Module Identifier CS27420  
Academic Year 2006/2007  
Co-ordinator Mr Rhys Parry  
Semester Semester 2 (Taught over 2 semesters)  
Other staff Mr Rhys Parry, Professor Christopher J Price, Mr Richard C Shipman  
Co-Requisite CS27020  
Course delivery Lecture   up to 20 hours  
  Seminars / Tutorials   11 two hour practical sessions  
Assessment TypeAssessment Length/DetailsProportion
Semester Assessment Assessment is through 3 pieces of practical work, all of which will involve the use of a commercial DBMS :   
Semester Assessment Assignment 1 (mainly formative)  10%
Semester Assessment Assignment 2 (mainly formative)  10%
Semester Assessment Assignment 3. This will involve a report of 6,000 words reflecting on what was achieved, as well as practical programming work.  80%
Supplementary Assessment This will be through 1 practical assignment equivalent to Assignment 3.  100%
Further details  

Learning outcomes

On successful completion of this module students should be able to:
1. Describe and work through the stages of the database application lifecycle.

2. Describe and work through the stages of the database application lifecycle.

3. Create a logical and physical database design for a database application supporting multiple views, .using advanced database design techniques.

4. Implement a database system using the enterprise database application (such as oracle) for a typical commercial database application.

5. Use procedural programming languages (Oracle PL/SQL) to manipulate an Enterprise class database such as Oracle.


Our present module offerings in database systems concentrate on the practical construction of simple databases in Access (level 1) and on the theoretical aspects of relational databases (module CS27310 at level 2). This module will expand the students knowledge of databases in three directions:?

It will significantly expand their practical experience of building databases, grounding that experience in the application of a commercial database tool (for example, Oracle).

It will provide material that will enable the students to grasp the commercial potential of database technology, and understand how to apply it in specific business situations.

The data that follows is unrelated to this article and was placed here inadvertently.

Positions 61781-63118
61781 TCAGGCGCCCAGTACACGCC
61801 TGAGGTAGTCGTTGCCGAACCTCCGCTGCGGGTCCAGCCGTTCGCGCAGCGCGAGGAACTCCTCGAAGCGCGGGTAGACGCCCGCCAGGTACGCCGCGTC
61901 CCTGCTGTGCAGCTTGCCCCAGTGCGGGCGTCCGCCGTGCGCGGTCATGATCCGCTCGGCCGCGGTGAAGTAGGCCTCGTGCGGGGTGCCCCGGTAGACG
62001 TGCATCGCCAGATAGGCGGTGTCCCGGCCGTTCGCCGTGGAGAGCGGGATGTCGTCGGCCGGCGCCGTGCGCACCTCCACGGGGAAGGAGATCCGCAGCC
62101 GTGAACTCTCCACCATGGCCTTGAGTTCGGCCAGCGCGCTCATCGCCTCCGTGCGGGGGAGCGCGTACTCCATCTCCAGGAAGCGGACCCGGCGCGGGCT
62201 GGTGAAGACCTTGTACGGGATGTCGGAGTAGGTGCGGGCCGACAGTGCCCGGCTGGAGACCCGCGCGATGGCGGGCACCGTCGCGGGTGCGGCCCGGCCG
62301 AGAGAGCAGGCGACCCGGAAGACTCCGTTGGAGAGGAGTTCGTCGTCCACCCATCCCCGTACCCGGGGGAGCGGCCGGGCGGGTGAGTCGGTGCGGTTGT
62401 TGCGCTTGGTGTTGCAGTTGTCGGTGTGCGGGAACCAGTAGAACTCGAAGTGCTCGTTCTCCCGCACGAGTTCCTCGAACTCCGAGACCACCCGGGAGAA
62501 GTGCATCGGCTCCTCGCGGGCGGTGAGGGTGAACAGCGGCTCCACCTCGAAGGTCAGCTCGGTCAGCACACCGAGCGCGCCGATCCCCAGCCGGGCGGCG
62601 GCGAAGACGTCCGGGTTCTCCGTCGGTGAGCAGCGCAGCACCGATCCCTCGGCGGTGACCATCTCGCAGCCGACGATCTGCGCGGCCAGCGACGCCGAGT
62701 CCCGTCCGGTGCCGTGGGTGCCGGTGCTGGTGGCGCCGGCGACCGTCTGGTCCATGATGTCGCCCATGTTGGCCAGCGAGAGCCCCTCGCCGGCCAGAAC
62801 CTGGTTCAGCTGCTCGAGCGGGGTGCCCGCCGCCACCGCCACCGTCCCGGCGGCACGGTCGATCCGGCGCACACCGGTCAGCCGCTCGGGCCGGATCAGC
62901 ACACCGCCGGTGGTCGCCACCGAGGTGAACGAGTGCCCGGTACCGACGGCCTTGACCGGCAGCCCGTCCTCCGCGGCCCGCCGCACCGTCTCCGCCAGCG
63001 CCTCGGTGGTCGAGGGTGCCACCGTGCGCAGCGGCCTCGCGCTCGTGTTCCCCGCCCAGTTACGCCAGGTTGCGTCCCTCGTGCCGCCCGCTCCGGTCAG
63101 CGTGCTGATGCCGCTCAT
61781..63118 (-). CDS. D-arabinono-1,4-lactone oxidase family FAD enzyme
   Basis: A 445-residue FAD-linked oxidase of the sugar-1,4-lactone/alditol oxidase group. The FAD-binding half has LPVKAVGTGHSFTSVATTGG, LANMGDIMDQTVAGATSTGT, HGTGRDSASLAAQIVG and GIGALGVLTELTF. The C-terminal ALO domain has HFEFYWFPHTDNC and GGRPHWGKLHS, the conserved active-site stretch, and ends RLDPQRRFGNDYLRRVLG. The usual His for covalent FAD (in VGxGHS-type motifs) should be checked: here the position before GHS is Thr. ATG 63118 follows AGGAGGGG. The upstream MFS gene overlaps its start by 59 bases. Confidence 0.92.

It will advance their knowledge of SQL programming.

Brief description

This module provides the understanding and skills necessary to build commercial database systems. This is done through studying commercial case studies of database systems and through the experience of building database systems in a commercial tool such as Oracle.


Introduction and business based case studies (3 lectures)

Commercial database application lifecycle: database planning; determining the requirements and defining the system; conceptual, logical and physical database design; application design; DBMS selection; implementation and data conversion; testing and maintenance. (8 lectures; 6 practicals)

Stored procedures; PL/SQl; Java. (1 lecture; 2 practicals)

Standard interfaces: Report generators; form generators; integral web and application servers; RDBMS facilities.(2 lectures; 2 practicals)

Functions of a multi-user database management system: concurrency control; recovery services; transaction support; integrity services. (4 lectures)

Performance issues: Monitoring and tuning databases; denormalisation; security of database systems. (4 lectures)

Module Skills

Problem_solving Deciding on an appropriate design when building a commercial database application  
Research skills Students will be required to acquire further knowledge from books and on-line sources  
Communication Assessed on other modules during the second year (CI22120).  
Improving own Learning and Performance The assessed coursework requires students to develop their understanding of issues associated with the module.  
Team work Assessed on other modules during the second year (CI22120).  
Information Technology The module is IT focused. Students will use computer tools to develop and run their applications  
Application of Number No  
Personal Development and Career planning The module gives students a wider view of the computing industry and potential careers.  
Subject Specific Skills Methodological skills, design skills, programming skills  

Reading Lists

** Recommended Text
David M. Kroenke (2000) Database Processing: Fundamentals, design and implementation. 7th. Prentice Hall, London
Peter Rob, Carlos Coronel (2001) Database Systems: Design, Implementation, and Management 5th. Thomson 061906269X
Thomas Connolly and Carolyn Begg. (1998) Database Systems: A practical Approach to Design, Implementation and Management. 3rd. Addison-Wesley 0321181050
Thomas M Connolly and Carolyn E. Begg. (2003) Database Solutions: A step-by-step approach to building databases. 2nd. Addison-Wesley 0321173503


This module is at CQFW Level 5